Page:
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Dean's Corner

STEM and Business Degrees Strengthen Universities and Communities

By Wisconsin School of Business

April 30, 2020

Business students learn in the Finance and Analytics Lab
In 2016, two of Wisconsin’s MBA specializations earned STEM designation, and last year we launched two new STEM-designated MS business degrees. Photo by Paul L. Newby II

I was recently asked by the Association to Advance Collegiate Schools of Business (AACSB), the accrediting organization for the world’s best business schools, to write a post about the importance of STEM education for business students. This is a topic I am passionate about—and one where the Wisconsin School of Business leads—so I eagerly agreed to the opportunity.

Here is an excerpt from my piece:

The Wall Street Journal recently reported that “business schools are racing to add concentrations in science, technology, engineering, and math (STEM) to their MBA programs.”

It’s fair to say that the Wisconsin School of Business got a head start in this race, as the first in the U.S. to earn official recognition for STEM-intensive MBA programs. We are proud of that leadership status, given our reputation for academic innovation and agility, but we do not rest on our laurels!

Just two years ago, while still leading the MBA program at Michigan State University’s Eli Broad College of Business, I visited many of the big high-tech firms in California to learn about engagement and career opportunities for MBA graduates. I heard loud and clear that many of these firms would prefer STEM MBAs; in fact, one of the senior executives even encouraged me to explore and learn how the Wisconsin School of Business had pioneered STEM in its MBA programs. Little did I expect that, within a few months, I would be the new dean of that school and have a ringside view of our programmatic innovation and design choices.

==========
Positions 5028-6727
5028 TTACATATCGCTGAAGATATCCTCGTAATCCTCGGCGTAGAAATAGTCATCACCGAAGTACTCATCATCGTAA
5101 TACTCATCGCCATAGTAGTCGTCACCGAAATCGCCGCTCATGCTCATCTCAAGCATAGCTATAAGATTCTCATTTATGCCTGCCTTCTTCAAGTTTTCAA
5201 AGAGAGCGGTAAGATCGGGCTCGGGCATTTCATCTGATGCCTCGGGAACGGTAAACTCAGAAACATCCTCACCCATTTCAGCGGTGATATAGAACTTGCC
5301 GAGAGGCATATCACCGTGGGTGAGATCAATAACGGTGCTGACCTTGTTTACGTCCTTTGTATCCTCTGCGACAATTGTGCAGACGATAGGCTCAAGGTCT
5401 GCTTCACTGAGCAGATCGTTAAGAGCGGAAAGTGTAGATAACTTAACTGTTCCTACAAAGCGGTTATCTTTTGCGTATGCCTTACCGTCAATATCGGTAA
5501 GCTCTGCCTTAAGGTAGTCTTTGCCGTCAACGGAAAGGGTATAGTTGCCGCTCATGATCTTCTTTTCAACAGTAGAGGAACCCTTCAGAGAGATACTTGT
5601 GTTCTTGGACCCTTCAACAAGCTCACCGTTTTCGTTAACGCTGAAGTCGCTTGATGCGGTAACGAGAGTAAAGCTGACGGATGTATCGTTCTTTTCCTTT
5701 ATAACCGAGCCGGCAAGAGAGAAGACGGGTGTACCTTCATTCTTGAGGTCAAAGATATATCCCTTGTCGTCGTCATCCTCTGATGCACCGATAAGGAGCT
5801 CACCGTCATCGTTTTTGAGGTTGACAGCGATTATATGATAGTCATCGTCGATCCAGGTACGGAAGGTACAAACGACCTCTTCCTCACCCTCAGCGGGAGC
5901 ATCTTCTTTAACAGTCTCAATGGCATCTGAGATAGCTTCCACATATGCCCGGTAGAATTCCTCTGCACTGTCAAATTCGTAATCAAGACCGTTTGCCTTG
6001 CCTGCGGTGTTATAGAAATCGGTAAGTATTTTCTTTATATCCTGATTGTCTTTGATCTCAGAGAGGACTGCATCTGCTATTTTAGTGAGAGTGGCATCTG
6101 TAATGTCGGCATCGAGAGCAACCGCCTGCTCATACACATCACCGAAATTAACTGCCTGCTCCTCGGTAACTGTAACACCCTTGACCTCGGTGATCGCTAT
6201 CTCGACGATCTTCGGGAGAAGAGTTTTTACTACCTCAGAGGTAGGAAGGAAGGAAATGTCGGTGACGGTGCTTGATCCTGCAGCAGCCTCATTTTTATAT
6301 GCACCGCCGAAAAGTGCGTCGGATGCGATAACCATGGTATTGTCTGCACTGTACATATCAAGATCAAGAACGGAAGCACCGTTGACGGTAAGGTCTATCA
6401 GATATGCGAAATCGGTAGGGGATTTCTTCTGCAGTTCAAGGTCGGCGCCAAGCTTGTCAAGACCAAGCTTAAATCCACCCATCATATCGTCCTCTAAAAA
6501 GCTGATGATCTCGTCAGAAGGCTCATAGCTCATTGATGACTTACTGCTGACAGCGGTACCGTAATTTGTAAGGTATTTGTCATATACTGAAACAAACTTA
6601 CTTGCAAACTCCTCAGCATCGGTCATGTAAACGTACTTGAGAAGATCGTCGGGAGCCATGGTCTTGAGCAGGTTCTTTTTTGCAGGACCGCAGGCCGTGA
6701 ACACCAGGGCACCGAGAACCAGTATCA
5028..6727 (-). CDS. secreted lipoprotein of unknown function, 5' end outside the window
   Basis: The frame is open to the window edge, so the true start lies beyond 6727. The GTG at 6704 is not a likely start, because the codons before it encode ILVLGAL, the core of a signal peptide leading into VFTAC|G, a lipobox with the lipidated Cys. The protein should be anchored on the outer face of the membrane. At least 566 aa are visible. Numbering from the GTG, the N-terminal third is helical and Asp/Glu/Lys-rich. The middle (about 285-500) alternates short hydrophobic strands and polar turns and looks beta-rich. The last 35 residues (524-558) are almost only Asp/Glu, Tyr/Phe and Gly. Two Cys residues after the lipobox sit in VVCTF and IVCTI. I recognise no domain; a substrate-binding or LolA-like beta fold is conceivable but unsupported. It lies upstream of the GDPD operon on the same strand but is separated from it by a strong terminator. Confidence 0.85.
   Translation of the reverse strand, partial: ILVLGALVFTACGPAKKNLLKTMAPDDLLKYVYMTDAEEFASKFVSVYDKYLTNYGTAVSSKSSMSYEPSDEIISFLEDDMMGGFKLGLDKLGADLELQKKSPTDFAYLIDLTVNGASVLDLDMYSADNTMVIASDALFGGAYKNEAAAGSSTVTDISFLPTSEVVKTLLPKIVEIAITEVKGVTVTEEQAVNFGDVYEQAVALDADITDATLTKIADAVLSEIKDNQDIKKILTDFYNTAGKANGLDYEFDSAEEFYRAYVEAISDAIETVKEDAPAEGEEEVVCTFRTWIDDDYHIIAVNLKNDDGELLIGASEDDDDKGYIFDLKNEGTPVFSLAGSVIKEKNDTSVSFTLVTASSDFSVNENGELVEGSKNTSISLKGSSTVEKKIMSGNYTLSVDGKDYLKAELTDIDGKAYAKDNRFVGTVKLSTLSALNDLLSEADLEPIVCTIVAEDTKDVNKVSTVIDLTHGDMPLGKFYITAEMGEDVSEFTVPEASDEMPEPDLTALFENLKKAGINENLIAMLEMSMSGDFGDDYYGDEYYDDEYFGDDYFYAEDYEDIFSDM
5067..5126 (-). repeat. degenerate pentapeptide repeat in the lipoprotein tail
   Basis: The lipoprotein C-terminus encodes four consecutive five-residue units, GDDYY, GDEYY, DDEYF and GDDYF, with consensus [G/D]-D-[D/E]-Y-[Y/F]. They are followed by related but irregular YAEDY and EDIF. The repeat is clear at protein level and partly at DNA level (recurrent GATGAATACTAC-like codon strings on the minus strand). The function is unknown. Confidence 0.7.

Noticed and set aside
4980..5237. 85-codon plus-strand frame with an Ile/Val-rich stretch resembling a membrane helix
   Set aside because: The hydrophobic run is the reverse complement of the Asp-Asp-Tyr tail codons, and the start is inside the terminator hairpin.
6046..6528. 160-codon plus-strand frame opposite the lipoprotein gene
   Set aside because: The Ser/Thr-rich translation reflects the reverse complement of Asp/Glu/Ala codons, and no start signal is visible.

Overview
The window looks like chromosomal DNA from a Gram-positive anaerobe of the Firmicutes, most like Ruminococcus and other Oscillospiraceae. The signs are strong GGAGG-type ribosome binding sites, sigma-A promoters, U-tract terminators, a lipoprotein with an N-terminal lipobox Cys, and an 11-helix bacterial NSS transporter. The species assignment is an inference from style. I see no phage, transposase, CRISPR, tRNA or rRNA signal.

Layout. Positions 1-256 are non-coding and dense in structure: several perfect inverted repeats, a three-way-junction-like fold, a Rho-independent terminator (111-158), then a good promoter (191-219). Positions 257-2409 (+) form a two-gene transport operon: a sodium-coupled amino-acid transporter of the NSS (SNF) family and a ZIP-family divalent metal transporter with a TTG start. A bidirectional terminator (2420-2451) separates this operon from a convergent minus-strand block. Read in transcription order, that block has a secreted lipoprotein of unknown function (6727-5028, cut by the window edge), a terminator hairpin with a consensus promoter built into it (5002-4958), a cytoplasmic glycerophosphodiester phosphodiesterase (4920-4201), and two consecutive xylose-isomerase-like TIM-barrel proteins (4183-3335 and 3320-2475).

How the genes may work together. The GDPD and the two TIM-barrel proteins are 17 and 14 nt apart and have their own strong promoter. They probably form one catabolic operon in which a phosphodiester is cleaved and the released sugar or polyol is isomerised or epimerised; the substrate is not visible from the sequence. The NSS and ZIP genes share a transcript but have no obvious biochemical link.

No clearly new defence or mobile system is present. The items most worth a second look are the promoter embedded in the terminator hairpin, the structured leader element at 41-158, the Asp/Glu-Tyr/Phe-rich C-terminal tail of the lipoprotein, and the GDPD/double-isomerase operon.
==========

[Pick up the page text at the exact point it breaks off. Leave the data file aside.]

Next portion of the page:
Though the current COVID-19 pandemic will certainly disrupt many workforce projections, I can’t imagine a future where the United States and the global economy need fewer STEM graduates. The dynamic digital economy demands more people who combine excellent soft skills (design, collaboration, culture, communication, and creativity) with business acumen and contemporary technical expertise (analytics, machine learning, configuration, and coding).

Every facet of the traditional value chains, be it product management, supply chain management, financial, or talent management, is undergoing digital reinvention and reconfiguration. Transformational business models, in the form of omnichannel, platforms, or virtualization, are blending technology with new bases of economics and competitive advantage. This is true for all sectors, not just high-tech industries.

Today, MBA graduates must understand the bigger picture of how a digital economy operates and where innovation is going. It’s no longer sufficient to prepare students who can interact with technology experts. Business grads must be the technology experts and digital value creators.

Read the full post on AACSB’s website.